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Let $\phi: G \rightarrow G'$ be a homomorphism. Show that if $|G|$ is finite, then $|\phi[G]|$ is finite and divides $|G|$.

Because $φ[G] = \{φ(g) \, | \, g ∈ G\}$, we see $|φ[G]| ≤ \quad |G|$ which the question presupposed is finite. By Theorem 13.15, there is a one-to-one correspondence between the elements of $φ[G]$ and the cosets of $Ker(φ)$ in $G$.

$\color{darkred}{ \text{ (1.) How do you envisage and envision to use Theorem 13.15? How does it relate to this question? } }$

Thus $|φ[G]| = |G|/|Ker(φ)|$, so $|φ[G]|$ divides $|G|$.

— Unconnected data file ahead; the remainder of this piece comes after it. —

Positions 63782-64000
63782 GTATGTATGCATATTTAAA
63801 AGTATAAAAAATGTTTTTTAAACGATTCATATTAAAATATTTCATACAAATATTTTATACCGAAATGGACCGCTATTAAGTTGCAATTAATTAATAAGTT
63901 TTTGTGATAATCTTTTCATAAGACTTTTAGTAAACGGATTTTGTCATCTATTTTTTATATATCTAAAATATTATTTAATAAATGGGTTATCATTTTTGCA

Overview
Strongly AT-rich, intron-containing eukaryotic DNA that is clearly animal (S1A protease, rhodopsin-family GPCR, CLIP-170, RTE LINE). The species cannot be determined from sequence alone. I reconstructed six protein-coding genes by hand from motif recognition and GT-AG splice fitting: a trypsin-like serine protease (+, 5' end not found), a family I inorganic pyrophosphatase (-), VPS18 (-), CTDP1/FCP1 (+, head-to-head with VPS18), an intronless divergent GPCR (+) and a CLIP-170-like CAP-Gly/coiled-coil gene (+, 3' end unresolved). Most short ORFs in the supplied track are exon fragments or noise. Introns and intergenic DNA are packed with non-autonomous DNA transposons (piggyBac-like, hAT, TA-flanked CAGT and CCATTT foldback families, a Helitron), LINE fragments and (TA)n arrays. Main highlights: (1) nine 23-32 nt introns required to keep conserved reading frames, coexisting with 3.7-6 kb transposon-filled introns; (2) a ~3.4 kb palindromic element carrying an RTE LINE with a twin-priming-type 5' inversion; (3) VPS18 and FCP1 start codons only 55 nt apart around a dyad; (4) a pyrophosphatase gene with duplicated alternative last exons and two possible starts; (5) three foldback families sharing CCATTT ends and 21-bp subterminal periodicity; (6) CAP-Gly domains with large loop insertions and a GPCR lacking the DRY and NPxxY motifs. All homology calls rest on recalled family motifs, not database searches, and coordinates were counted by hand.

(2.) Where does $|φ[G]| = |G|/|Ker(φ)|$ crop up from? No isomorphism theorems are covered.

(3.) What's the intuition? Another proof

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$\varphi$ partitions $G$ into $n$ equivalence classes, one for each preimage of an element of $\varphi(G)$. Do we know that each equivalence class is the same size, $m$? Then certainly the equivalence class that is the preimage of the only element we unquestionably know is in $G'$, the identity, (i.e., $\ker \varphi$) has size $m$. Then since $G$ is partitioned by these equivalence classes, $|G| = n \cdot m = |\varphi(G)| \ |\ker \varphi|$.

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